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One Body Recovered From Sunken Cargo Ship, Search For Survivors Continues

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Graphic from CBS News. Graphic from CBS News.
U.S. Coast Guard members retrieve a life preserver ring. U.S. Coast Guard members retrieve a life preserver ring.

The Coast Guard on Monday determined the El Faro cargo ship sank sometime after it sent out a distress call near the eye of then-Category 4 Hurricane Joaquin nearly five days ago.

Chief Petty Officer Jon-Paul Rios said both the Coast Guard and the ship's owner concluded Monday that the 790-foot container ship went down at some point after losing power in the hurricane's high winds and heavy seas last week.

The owner of El Faro, TOTE Maritime Puerto Rico, has said the boat carried more than enough lifeboats and survival gear for the 33 people aboard, which included 28 Americans.

The Coast Guard also said Monday it found the body of one crew member near where El Faro is believed to have sank off the Bahamas.

Capt. Mark Fedor said Monday that an airborne crew spotted several survival suits floating amid debris from the ship. Most were empty but one had a body. A helicopter crew confirmed the person was dead but had to leave the body behind to continue the search for possible survivors.

Coast Guard Chief Petty Officer Bobby Nash in Miami told Reuters that "it's still an active search and rescue."

Coast Guard officials also said they found a heavily damaged lifeboat with the letters E and O on it. There was apparently also another lifeboat being searched for. The window for finding survivors is rapidly closing however, as even in good conditions the ability to survived beyond 120 hours is challenging.

The news comes as the search reached its fifth day, with air and ship screws scouring a massive area after a 225 square mile debris field was found on Sunday. CBS News correspondent Mark Strassman reports that searchers in Jacksonville said they "very optimistic and we were searching very thoroughly in the hopes we would find survivors."

Authorities lost contact with the El Faro early Thursday as the ship sailed through the Bahamas at the height of the storm as it sailed from its homeport in Jacksonville, Florida, to San Juan, Puerto Rico.

Danielle Randolph, an El Faro crew member, emailed her mother last week: "There is a hurricane out here and we are heading right in to it. Category 3. Last we checked winds are super bad and seas are not great. Love to everyone."

The El Faro departed from Jacksonville, Florida on Sept. 29, when Joaquin was still a tropical storm, with 28 crew members from the United States and five from Poland. The ship was heading to Puerto Rico on a regular cargo supply run to the U.S. island territory when it ran into trouble. It was being battered by winds of more than 130 mph and waves of up to 30 feet.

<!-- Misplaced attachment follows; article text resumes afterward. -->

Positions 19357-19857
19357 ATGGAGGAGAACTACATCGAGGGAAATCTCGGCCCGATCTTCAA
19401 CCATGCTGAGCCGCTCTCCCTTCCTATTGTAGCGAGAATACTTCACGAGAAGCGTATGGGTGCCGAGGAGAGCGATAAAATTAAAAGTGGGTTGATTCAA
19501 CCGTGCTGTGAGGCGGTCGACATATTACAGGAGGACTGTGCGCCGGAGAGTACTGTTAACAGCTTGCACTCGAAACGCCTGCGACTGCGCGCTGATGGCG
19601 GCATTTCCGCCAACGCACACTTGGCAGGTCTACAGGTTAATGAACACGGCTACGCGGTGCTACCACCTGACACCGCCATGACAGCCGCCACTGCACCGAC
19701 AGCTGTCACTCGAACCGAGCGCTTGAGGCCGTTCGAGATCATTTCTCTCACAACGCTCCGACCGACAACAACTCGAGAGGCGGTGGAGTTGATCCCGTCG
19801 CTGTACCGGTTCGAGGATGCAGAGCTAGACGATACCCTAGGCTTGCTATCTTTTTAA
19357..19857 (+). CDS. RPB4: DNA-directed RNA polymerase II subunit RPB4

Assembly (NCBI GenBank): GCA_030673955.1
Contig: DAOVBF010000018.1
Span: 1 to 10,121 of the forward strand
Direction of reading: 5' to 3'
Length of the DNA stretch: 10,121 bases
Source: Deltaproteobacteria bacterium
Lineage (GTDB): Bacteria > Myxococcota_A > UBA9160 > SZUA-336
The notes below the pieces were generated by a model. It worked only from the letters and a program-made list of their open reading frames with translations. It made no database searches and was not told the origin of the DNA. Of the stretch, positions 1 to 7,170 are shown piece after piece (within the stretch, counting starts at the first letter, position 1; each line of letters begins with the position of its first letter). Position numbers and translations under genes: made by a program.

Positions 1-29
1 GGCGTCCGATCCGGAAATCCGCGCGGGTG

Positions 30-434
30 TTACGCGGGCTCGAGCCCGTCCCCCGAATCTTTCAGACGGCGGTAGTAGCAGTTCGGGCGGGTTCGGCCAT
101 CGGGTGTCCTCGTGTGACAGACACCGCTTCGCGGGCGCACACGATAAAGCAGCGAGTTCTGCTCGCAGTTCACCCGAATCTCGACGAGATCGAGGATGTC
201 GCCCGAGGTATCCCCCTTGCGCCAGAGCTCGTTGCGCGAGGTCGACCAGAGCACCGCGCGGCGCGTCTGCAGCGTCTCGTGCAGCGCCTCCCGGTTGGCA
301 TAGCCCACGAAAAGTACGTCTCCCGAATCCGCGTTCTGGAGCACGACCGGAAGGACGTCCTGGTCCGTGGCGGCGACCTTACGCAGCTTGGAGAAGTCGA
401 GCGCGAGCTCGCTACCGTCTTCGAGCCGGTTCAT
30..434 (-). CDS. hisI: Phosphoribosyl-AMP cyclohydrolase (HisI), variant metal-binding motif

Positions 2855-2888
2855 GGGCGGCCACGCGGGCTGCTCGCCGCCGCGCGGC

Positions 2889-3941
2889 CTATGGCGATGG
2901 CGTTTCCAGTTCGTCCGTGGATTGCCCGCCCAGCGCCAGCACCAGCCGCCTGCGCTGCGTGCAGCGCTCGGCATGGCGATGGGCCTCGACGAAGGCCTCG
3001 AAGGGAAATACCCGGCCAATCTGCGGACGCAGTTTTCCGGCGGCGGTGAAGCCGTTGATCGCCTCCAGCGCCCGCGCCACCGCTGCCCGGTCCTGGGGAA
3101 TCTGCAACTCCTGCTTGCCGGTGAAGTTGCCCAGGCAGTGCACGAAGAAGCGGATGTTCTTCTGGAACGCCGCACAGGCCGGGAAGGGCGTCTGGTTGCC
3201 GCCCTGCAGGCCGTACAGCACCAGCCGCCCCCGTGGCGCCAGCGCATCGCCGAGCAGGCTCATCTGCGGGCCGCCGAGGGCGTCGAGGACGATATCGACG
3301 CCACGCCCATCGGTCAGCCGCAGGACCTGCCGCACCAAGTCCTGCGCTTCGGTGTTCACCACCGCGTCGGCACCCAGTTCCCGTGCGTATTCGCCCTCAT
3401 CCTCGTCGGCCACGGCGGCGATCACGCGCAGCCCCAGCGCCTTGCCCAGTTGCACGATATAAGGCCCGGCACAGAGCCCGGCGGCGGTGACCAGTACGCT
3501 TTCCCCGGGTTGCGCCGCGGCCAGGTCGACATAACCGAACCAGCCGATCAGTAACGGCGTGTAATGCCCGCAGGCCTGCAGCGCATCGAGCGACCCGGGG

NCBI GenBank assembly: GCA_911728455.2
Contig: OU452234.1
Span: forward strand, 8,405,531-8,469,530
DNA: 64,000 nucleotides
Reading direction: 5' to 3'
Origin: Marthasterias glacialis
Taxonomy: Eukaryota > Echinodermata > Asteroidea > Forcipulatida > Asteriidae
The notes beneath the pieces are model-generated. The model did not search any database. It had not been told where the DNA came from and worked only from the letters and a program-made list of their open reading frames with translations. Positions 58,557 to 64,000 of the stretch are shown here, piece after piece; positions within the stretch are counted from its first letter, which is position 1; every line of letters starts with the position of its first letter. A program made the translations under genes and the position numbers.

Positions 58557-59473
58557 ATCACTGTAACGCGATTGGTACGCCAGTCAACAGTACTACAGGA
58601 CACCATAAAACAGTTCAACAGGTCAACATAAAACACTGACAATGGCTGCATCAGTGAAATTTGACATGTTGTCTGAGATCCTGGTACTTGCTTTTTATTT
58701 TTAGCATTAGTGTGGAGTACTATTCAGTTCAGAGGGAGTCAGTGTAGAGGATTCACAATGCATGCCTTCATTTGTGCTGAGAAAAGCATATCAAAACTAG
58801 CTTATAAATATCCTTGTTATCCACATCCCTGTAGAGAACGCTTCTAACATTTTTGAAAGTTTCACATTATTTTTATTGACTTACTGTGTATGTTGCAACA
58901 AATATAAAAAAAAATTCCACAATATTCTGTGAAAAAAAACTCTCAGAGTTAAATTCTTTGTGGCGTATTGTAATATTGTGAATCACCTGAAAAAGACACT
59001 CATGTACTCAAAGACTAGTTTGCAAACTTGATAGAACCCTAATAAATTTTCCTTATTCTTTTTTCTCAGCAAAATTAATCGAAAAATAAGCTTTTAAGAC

The crew reported that the ship had lost power, had taken on water and was listing 15 degrees but that the situation was "manageable," in their last communication on Thursday morning, TOTE Maritime Puerto Rico, said. They have not been heard from since.

The first sign of the ship, an orange life ring, was found Saturday about 120 miles northeast of Crooked Island. That was followed by floating debris and the oil sheen on Sunday.

TOTE Maritime Puerto Rico said a contracted tugboat and another of its ships had found a container that appears to be from the El Faro.

The company has defended its decision to authorize voyage. Crew members were "equipped to handle situations such as changing weather," it said in a statement.

Phil Greene, president and CEO of TOTE Services, Inc., said the captain had been observing the weather patterns and discussed the weather as the El Faro passed its sister ship going in the opposite direction.

"On Wednesday he sent a message to the home office with the status of the developing tropical storm he said he had very good weather ... and that his crew was prepared," Greene said.

Greene said the El Faro has been in service for many years and was built to work in the rough seas off Alaska. "She is a sturdy, rugged vessel that was well maintained and that the crew members were proud of."

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